Wednesday, November 11th, 2009

Sorry for the lack of posts in the last couple weeks… The 24 Hour Game Experiment got me thinking about what it would be like to be a full-time game developer.  What would I do first?  What’s most important?  When I thought about it, the first thing I would do is redesign the main website to be more customer friendly and less ‘corporate’ looking.  I also wanted to get a better way to gather newsletter customers.  Lastly, I wanted to get some kind of up-sell system going.  After realizing that these are the first things I would do, I stepped back and said, “Well, why don’t I just do these things now!”  It’s not like they are huge time-consuming tasks like creating an MMO :)

So, I haven’t done the newsletter part or the up-sell part yet, but I’m just about done giving the site a face lift (some of the ToW pages still need to be revamped).  So take a look around the Bantam City Games site and let me know what you think.  For those of you too lazy to click the link and browse around, here’s a screen shot of the main page.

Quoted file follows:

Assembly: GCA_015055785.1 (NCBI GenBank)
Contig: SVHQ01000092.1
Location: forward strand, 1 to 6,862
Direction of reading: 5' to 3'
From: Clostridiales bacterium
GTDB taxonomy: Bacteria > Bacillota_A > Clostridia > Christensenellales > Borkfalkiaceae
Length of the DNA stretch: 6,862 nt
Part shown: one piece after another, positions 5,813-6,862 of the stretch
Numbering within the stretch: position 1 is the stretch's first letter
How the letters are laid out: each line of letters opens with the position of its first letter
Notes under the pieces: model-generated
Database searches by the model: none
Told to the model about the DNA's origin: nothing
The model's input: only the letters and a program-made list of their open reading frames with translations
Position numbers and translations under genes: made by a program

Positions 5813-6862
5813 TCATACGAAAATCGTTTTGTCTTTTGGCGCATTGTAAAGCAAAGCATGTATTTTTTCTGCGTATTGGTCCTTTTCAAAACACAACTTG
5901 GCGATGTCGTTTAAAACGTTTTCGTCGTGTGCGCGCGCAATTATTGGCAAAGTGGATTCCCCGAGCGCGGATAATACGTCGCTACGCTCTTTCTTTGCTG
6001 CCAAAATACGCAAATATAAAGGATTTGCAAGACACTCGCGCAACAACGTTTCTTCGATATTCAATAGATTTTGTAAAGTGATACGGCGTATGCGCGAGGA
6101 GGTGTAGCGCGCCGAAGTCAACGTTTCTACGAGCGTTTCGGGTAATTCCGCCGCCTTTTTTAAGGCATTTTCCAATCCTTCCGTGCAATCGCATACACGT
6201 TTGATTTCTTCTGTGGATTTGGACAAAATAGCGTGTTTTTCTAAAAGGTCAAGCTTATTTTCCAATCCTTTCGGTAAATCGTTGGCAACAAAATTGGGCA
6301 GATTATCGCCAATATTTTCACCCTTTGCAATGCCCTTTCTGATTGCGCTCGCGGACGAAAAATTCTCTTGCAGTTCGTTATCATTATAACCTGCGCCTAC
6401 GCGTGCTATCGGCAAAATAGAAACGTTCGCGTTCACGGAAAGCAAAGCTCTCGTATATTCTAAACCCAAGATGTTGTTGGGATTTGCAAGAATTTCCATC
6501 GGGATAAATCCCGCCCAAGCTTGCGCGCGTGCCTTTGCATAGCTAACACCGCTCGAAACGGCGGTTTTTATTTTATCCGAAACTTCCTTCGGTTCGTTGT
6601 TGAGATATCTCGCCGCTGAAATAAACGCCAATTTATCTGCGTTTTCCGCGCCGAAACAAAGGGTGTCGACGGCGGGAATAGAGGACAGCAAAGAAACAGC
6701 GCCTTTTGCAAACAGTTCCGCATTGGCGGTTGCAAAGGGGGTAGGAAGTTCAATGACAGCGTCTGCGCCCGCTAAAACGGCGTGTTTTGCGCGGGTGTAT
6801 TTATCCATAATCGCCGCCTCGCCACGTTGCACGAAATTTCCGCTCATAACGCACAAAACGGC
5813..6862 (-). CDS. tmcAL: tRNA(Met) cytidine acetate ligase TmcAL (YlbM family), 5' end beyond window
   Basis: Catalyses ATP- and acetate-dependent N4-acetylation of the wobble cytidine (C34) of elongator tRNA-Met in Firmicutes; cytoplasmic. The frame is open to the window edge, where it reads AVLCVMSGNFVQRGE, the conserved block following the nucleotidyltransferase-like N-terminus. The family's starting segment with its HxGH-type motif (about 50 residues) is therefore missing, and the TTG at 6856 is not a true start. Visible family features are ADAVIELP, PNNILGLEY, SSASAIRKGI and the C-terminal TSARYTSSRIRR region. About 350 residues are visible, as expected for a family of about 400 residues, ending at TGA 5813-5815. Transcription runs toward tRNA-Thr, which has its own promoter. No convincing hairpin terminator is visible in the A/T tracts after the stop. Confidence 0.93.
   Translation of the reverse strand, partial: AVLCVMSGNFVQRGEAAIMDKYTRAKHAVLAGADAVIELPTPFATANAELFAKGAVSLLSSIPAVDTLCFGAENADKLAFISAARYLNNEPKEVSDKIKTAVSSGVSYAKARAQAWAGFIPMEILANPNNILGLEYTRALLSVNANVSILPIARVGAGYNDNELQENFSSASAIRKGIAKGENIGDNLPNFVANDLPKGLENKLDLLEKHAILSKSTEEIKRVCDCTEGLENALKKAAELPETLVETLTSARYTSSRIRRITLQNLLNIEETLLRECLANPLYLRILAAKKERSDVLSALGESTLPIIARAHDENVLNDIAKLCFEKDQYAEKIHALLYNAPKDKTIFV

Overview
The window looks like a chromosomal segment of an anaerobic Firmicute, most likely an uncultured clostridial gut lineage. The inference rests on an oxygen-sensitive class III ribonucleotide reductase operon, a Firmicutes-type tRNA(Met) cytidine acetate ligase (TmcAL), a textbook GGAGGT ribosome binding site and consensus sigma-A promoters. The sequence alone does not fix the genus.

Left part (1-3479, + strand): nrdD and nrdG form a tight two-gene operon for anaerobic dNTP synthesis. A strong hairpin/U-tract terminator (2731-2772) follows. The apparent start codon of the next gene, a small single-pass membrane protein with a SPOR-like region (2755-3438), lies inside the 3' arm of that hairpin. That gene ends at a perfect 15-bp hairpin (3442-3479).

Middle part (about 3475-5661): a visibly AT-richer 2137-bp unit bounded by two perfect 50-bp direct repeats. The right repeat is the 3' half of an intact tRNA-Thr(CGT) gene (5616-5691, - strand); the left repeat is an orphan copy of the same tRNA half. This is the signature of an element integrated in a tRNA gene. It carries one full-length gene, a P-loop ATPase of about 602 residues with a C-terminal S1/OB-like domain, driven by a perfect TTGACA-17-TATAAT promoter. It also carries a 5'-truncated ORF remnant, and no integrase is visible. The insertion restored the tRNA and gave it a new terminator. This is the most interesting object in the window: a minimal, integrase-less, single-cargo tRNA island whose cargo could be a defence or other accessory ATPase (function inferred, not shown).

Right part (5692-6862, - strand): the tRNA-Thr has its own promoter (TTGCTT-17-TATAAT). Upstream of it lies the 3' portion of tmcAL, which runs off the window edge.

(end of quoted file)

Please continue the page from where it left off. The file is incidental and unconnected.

The 24 Hour Game Experiment – Conclusion

Tuesday, November 3rd, 2009

Well… the experiment is over.  I’m sure it comes to no surprise to most of you, that I did not finish the game in time.  I think realistically I would need another 72 man hours to make this game sell-able.  The problem is that it took me about 2 weeks to get in just 24 man hours and by the time I put in another 72 it would be way too late to get the game out for the holiday rush.  Not to mention some of the publishers I’ve contacted say that their queues are already jam-packed for the rest of the year.

With that being said, the project wasn’t a total waste.  Here are my observations:

The Good:

  • I was able to include mouse-controlled game play, splash screens, menu, credits (all with screen transitions and some with final artwork), in 24 man hours.  That’s a huge accomplishment and quite frankly a credit to Torque Game Builder.